Consider yourself caught up. Next step: adding skin to the garden bones. Epic look at ideas tomorrow!

garden bones: the design

Wednesday, February 17th, 2010

Our yard yearns to be a garden. Sadly, it’s more like a ski jump. Without walls to tame the slope, nothing can get planted and the yard is basically unusable. The hardscaping really is the skeleton for any landscaping to come. Here’s the down-and-dirty decision-making for retaining walls.

What to build them out of?

We briefly entertained the idea of replacing our rotting timber retaining walls with stone. True to New England, yes…

traditional stone wall |

traditional stone wall |

But not in keeping with the style of the house. And because of the height we need, we’d still require concrete and rebar and whatnot to keep them from toppling over.

We talked to contractors about keyed block…

keyed block retaining wall |

keyed block retaining wall |

Absolutely the fastest, easiest, cheapest alternative. You see keyed block used in Lowe’s and Home Depot parking lots — a lot. Maybe that’s why it’s just not for us.

Those two choices eliminated, we took a closer look at what we have to work with. Both retaining walls actually touch the house’s concrete foundation… they’re kind of an extension of the house out into the landscape. When you think of it that way, it just makes sense to go with concrete as the wall material. Easy choice.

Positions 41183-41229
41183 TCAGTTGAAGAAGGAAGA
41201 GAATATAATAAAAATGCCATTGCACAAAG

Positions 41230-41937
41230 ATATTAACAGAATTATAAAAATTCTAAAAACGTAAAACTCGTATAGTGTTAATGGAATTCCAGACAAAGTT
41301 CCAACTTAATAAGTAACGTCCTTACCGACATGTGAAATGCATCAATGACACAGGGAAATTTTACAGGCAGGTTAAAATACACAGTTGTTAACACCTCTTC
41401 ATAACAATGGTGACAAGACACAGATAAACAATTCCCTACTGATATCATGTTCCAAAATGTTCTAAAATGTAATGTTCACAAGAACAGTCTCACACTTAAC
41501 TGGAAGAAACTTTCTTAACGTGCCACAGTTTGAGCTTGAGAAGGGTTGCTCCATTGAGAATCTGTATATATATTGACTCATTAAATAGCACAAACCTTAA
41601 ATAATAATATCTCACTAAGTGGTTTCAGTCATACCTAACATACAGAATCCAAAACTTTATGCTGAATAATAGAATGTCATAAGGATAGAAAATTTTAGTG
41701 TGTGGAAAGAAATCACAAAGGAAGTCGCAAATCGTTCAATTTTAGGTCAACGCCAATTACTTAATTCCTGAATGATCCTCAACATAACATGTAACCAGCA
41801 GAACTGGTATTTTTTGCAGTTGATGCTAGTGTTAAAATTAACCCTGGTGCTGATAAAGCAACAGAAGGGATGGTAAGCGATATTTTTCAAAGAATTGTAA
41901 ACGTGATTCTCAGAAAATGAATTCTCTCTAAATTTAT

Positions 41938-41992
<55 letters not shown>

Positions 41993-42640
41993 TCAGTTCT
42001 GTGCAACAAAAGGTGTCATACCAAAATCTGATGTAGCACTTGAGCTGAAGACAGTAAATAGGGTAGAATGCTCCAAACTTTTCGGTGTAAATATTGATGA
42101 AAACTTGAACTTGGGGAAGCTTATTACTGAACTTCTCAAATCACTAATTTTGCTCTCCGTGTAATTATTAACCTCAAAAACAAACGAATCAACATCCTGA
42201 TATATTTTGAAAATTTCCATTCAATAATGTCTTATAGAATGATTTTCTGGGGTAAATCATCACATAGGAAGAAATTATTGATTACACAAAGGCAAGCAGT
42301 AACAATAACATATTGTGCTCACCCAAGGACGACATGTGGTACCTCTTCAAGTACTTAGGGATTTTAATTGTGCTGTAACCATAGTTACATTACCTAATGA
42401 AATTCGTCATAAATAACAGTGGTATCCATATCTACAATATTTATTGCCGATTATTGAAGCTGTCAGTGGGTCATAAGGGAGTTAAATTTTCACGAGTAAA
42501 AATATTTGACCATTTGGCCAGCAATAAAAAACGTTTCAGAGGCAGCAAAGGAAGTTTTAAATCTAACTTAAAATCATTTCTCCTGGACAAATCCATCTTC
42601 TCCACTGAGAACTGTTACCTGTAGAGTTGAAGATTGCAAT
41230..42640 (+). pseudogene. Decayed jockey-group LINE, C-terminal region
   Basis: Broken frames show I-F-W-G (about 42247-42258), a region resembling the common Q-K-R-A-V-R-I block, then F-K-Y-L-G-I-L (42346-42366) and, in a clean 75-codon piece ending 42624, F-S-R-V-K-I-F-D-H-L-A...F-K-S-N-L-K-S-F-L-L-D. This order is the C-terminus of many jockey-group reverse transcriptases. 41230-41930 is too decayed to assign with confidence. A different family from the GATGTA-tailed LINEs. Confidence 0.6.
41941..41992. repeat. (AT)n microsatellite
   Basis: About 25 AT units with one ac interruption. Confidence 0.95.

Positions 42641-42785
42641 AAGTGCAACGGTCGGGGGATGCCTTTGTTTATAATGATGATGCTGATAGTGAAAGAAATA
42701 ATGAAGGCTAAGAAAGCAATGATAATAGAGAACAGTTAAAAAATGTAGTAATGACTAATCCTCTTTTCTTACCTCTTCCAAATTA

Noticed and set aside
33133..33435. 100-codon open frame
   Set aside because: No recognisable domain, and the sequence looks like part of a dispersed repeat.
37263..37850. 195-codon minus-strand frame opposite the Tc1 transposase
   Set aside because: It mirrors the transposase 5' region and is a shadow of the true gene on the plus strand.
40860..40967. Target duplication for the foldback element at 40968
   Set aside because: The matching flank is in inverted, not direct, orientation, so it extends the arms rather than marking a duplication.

How should they look?

We want to echo a few design details from the house to tie the walls in visually…

angled walls

Angle. We want the driveway wall to pick up on the walls of our front steps.

wall detail

Beveled edges. We want this detail everywhere.

We want to build some function into the concrete walls — why not, right? In front, that means wood storage. Out back, small tool storage. We also wanted easy access to the yard from the front, which means adding steps…

step detail

Any new concrete steps need to look like the original ones.

Who’s perfect to help?

In the hunt for help on the interior remodel, I was lucky to come across Markus Berger, president of Inside Out Design and assistant professor of interior architecture at RISD. He’s daring. Talented. Loves our funky house. Understands our passion for modern. Great reasons for him to work with us on plans for the inside — and outside, on the retaining walls. Naomi Clare is his able assistant. Love her.

Both walls are well over 4′ tall. In Providence, that means you need an engineer to cover structural requirements and get your project approved by the city. Markus hooked us up with Erik Anders Nelson — an extremely clever engineer working at Structures Workshop, also an adjunct professor at RISD.

Got plans?

Heck yeah, we got plans! I’ll cut to the chase, since we’re playing catch-up anyway… Click the images to biggify.

Design for the front wall:

front retaining wall | Inside Out Design

Design for the back wall:

back retaining wal | Inside Out Design

Engineering plans:

engineering detail, both walls

engineering plan, back wall details

Actual walls up next! Bear with me, we’re almost caught up.